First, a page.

From the beginning, hereit.is was built with the provision of an easy-to-use RESTful API in mind. That said, the interface is still a work in progress: the service may respond to HTTP requests in an incomplete or incorrect manner. Please use Get Satisfaction to report any problems or discuss any ideas you might have about improving the API, and I'll try my best to implement them.
Placemark resources (locations stored in the hereit.is database with specific urls) are currently available in three formats: HTML, JSON (specifically, GeoJSON) and XML (specifically, KML). HTML is the default; alternative representations can be retrieved by appending the required format to the url when making a GET request.
“GeoJSON is a format for encoding a variety of geographic data structures. A GeoJSON object may represent a geometry, a feature, or a collection of features.”
To retrieve a GeoJSON representation of a placemark, send a GET request to:
For more information, see http://geojson.org
“Keyhole Markup Language (KML) is an XML-based language schema for expressing geographic annotation and visualization on existing or future Web-based, two-dimensional maps and three-dimensional Earth browsers.”
To retrieve a KML representation of a placemark, send a GET request to:
For more information, see http://code.google.com/apis/kml/documentation/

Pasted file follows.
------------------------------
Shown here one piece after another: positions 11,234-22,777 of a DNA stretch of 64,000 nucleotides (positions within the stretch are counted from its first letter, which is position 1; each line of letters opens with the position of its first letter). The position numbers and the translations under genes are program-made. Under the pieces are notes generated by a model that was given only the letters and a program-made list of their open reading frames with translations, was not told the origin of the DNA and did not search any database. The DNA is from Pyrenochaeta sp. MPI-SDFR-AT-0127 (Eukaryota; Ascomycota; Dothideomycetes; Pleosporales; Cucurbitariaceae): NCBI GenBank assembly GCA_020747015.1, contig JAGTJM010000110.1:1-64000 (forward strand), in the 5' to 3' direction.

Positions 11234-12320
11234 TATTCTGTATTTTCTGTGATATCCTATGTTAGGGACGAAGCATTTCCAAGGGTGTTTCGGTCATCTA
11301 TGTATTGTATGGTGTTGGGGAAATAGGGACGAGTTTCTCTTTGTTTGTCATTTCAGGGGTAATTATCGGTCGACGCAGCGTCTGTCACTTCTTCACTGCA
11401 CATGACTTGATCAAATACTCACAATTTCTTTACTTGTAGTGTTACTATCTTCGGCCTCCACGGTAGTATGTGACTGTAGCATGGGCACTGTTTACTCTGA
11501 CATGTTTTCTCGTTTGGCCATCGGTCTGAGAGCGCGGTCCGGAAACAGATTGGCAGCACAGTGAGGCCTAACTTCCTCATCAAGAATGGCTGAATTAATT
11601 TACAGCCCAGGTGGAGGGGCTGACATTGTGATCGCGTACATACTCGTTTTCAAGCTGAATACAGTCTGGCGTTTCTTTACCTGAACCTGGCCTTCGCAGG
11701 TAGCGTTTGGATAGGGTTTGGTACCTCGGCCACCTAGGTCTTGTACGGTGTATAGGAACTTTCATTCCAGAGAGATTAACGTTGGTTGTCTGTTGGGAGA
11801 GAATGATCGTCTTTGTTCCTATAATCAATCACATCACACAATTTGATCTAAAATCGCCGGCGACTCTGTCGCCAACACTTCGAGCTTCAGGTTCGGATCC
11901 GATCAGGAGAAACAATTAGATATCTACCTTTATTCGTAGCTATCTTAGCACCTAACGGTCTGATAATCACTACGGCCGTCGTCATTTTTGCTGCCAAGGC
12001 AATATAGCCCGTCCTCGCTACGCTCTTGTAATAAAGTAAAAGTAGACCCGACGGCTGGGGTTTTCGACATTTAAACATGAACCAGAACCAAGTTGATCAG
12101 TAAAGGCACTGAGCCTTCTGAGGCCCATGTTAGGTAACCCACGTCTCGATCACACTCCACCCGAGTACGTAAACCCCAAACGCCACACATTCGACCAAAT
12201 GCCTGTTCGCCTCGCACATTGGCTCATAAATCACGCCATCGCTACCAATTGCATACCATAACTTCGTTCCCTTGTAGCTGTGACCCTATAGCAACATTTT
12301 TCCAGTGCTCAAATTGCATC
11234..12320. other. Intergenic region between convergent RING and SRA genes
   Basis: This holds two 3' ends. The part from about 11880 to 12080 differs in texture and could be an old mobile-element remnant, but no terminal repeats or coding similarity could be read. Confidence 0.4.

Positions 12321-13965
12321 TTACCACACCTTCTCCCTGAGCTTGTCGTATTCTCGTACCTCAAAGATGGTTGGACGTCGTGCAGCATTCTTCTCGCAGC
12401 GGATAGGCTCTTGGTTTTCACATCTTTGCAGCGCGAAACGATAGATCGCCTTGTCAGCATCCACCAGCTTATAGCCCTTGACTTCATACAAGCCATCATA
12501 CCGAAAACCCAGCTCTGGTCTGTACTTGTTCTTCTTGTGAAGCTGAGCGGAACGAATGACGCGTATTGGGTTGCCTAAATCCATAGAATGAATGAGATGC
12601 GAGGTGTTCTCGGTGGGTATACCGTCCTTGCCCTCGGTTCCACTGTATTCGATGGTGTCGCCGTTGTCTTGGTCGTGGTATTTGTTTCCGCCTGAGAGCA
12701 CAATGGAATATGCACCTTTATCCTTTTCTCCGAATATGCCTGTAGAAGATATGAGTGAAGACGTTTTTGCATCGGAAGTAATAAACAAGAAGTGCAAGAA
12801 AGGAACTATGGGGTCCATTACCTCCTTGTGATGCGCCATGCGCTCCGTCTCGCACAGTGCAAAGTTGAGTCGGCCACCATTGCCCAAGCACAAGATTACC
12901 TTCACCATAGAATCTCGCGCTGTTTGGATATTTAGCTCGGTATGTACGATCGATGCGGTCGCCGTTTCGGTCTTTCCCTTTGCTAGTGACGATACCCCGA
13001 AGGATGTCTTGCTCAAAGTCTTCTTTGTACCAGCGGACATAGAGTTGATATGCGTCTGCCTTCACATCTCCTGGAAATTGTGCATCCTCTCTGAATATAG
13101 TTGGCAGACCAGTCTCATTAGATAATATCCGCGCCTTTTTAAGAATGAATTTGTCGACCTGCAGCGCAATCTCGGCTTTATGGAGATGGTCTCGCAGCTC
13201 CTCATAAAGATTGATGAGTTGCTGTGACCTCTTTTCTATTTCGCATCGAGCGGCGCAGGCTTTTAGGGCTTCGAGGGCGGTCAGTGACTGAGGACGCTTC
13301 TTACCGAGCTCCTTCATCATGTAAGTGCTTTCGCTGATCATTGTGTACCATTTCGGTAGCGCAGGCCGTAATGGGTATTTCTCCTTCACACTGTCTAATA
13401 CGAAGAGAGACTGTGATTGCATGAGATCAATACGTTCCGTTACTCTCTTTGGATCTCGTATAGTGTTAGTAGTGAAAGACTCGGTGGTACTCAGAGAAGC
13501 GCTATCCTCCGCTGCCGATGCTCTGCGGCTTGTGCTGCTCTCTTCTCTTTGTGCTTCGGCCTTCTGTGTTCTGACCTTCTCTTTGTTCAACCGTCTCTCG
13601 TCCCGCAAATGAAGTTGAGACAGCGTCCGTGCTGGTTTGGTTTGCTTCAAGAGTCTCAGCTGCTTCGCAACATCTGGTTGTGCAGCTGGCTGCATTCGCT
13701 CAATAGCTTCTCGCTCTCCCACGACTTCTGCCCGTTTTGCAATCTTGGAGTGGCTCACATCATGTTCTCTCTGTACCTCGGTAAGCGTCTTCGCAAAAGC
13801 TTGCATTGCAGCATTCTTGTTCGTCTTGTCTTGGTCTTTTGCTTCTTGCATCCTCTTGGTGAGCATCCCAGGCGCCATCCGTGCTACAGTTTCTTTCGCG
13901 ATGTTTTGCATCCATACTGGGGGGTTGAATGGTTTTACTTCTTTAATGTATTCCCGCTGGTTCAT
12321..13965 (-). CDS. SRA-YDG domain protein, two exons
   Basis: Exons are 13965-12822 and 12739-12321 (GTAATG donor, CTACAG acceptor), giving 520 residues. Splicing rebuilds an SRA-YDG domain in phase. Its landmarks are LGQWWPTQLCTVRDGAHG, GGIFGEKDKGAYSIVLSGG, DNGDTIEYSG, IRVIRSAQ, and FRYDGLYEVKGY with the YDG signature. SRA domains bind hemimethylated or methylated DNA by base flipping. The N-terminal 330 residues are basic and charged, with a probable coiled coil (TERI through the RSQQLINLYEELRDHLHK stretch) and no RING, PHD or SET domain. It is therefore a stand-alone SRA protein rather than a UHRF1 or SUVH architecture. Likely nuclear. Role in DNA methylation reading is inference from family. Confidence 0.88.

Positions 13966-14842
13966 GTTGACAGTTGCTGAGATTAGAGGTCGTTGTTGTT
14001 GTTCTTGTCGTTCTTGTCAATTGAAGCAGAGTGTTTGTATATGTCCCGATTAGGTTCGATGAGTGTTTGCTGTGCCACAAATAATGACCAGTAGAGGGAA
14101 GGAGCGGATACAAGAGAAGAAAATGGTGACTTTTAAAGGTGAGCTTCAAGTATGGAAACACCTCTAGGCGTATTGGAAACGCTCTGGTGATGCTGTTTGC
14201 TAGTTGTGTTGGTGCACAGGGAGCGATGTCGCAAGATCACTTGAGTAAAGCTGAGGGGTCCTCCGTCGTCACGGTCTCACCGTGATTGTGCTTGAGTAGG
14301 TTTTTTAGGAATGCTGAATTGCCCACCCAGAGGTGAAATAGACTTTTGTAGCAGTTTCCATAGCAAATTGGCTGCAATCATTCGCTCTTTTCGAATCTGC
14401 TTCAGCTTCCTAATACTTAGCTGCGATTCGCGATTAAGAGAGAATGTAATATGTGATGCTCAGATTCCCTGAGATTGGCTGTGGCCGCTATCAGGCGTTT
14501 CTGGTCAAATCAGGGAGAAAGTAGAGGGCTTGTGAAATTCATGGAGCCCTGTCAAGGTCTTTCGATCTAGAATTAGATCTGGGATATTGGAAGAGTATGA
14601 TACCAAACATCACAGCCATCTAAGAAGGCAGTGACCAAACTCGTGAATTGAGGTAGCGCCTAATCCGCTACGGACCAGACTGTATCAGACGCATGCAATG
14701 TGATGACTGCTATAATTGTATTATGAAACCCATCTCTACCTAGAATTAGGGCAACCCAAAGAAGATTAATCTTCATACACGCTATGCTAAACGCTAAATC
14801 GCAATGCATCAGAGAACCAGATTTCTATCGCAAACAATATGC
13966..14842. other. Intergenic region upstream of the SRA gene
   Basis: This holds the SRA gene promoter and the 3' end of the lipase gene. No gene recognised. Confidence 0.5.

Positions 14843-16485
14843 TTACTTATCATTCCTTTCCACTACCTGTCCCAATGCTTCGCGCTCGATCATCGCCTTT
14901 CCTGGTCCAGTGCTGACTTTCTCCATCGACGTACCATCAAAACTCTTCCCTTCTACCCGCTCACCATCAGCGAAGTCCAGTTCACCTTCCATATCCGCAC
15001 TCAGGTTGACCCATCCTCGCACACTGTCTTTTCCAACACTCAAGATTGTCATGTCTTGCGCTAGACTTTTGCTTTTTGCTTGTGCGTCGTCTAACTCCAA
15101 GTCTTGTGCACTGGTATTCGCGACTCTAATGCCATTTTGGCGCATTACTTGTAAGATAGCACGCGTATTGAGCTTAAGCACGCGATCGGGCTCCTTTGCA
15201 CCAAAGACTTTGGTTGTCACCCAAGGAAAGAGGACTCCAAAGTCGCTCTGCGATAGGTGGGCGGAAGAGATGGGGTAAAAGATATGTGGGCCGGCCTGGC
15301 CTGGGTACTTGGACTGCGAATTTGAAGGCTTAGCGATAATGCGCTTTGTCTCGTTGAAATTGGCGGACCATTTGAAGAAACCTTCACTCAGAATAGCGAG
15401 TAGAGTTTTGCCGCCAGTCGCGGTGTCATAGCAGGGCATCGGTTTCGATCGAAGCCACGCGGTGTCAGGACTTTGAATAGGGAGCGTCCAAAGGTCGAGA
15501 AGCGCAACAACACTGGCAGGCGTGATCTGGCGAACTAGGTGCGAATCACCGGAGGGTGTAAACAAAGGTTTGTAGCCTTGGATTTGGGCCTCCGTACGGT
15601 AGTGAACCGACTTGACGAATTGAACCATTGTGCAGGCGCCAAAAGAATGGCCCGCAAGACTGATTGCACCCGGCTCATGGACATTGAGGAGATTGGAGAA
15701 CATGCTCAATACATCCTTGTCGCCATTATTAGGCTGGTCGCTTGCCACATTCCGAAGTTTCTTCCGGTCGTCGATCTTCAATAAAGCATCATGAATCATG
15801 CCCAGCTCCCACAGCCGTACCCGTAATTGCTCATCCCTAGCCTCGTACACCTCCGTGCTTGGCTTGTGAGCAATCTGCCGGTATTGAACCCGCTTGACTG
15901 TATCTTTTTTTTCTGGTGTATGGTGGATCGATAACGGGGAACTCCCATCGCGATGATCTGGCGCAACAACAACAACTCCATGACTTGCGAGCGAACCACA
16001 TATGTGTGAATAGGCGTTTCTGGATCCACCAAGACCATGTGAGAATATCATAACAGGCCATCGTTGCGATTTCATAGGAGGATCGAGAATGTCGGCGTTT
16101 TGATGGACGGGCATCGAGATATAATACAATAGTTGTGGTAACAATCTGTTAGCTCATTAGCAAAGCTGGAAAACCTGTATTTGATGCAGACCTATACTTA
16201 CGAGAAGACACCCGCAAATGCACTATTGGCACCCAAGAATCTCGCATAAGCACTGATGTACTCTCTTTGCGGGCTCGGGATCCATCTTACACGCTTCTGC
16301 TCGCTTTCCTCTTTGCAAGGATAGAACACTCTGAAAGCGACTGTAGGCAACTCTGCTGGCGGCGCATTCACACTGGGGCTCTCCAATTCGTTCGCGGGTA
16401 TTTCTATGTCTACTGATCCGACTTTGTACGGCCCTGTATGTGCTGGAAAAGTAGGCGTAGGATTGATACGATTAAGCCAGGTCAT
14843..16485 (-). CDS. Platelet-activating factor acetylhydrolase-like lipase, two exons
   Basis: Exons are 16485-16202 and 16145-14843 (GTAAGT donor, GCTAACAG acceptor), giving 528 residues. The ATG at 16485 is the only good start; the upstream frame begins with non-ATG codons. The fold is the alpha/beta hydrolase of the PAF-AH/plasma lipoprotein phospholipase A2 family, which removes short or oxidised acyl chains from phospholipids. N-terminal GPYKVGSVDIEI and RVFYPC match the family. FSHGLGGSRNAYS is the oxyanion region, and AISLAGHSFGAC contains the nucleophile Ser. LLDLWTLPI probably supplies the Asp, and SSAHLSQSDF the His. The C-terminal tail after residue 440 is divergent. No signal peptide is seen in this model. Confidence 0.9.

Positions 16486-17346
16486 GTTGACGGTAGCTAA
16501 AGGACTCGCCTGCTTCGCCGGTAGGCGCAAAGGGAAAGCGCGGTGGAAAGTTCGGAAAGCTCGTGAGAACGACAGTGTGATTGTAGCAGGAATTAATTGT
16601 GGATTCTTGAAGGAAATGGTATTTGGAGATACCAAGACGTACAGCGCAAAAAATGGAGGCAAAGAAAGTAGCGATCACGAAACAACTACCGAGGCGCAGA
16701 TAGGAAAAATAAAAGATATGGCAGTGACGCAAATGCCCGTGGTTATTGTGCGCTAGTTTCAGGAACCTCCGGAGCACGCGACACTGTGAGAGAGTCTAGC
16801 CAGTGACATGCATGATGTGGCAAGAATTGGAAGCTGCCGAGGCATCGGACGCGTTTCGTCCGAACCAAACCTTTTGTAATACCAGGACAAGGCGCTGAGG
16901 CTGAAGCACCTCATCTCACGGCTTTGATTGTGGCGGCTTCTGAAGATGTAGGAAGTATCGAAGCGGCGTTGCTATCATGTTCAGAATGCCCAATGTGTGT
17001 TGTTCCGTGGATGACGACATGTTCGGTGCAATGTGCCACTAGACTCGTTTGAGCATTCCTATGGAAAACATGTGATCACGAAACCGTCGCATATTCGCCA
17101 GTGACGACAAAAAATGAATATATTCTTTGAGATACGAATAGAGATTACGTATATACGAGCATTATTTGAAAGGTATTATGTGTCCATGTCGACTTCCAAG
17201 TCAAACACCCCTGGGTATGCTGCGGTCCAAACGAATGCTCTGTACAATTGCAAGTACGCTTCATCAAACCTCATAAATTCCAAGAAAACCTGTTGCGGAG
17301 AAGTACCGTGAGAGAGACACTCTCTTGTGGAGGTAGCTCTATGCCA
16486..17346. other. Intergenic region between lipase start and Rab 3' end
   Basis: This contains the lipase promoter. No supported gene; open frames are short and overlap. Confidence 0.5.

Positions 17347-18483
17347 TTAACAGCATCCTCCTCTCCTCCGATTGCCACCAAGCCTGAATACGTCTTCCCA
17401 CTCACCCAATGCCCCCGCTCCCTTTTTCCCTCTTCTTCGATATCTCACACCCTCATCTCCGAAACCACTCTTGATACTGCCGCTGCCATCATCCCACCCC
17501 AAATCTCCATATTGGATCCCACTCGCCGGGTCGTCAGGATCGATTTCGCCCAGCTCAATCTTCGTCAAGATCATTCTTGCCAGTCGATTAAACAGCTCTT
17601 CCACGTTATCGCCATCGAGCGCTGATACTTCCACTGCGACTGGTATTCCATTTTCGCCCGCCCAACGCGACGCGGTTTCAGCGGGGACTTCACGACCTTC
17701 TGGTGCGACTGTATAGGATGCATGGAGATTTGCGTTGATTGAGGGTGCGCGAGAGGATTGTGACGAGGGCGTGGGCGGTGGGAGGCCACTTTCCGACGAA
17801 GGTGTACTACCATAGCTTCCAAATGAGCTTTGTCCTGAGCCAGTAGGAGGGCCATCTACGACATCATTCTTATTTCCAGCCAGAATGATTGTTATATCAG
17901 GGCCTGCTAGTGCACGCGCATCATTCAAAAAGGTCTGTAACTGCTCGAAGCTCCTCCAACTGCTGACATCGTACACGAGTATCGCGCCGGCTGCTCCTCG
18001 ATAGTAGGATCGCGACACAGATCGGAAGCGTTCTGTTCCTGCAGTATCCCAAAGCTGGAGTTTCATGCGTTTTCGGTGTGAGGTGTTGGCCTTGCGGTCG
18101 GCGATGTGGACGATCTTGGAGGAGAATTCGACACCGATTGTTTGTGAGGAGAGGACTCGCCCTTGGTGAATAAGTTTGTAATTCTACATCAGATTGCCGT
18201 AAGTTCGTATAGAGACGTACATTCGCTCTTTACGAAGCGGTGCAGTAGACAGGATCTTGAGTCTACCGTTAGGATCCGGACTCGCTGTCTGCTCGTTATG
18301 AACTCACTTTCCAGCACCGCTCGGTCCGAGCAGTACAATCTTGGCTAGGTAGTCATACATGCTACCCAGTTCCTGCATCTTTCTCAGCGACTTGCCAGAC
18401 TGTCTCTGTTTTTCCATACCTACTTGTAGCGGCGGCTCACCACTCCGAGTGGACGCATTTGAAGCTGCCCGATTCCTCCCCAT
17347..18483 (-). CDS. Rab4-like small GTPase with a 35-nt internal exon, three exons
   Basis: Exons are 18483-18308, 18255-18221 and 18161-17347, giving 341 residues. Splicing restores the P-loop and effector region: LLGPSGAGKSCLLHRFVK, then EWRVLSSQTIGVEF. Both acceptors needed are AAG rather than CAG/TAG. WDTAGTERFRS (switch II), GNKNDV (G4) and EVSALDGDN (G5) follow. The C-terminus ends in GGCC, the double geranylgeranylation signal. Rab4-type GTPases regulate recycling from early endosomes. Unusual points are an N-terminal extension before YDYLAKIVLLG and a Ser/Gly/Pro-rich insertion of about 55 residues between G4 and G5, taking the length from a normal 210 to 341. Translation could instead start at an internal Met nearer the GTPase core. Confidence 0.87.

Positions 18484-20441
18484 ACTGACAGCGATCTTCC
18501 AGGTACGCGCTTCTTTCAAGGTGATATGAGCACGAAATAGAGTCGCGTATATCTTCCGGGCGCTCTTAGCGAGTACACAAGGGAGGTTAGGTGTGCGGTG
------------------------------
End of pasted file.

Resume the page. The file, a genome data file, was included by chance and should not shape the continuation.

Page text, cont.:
hereit.is does not currently support the use of the HTTP
Accept header to request alternative resource representations. This feature may be added in the future.
Placemarks may be created by sending a POST request to http://hereit.is containing a simple form-encoded representation of a placemark. The fields in the request are as follows:
The location of the placemark north or south of the equator, in decimal degrees.
For example: 50.819716.
The location of the placemark east or west of the prime meridian, in decimal degrees.
For example: -0.136572.
This corresponds to Google Maps API zoom level setting.
“Zoom levels between 0 (the lowest zoom level, in which the entire world can be seen on one map) to 19 (the highest zoom level, down to individual buildings) are possible within the normal maps view. Zoom levels vary depending on where in the world you're looking, as data in some parts of the globe is more defined than in others.”
See the Google Maps API documentation for more information.
If the zoom level is not provided in the POSTed data, it will default to zero. Note that not all zoom levels may be available for every part of the world through the Google Maps API service.
The desired url path at which to create this location.
For example, 'brighton' would create a placemark at http://hereit.is/brighton
If the slug is not provided in the POSTed data, or is set to an empty string, a slug will be generated for you automatically.
This text will appear in a ‘bubble’ pointing at the location you create. See http://hereit.is/brighton for an example of how this will look.
The response you receive from your POST request will contain an HTTP response code which will inform your application about the status of the request. Possible response codes are as follows: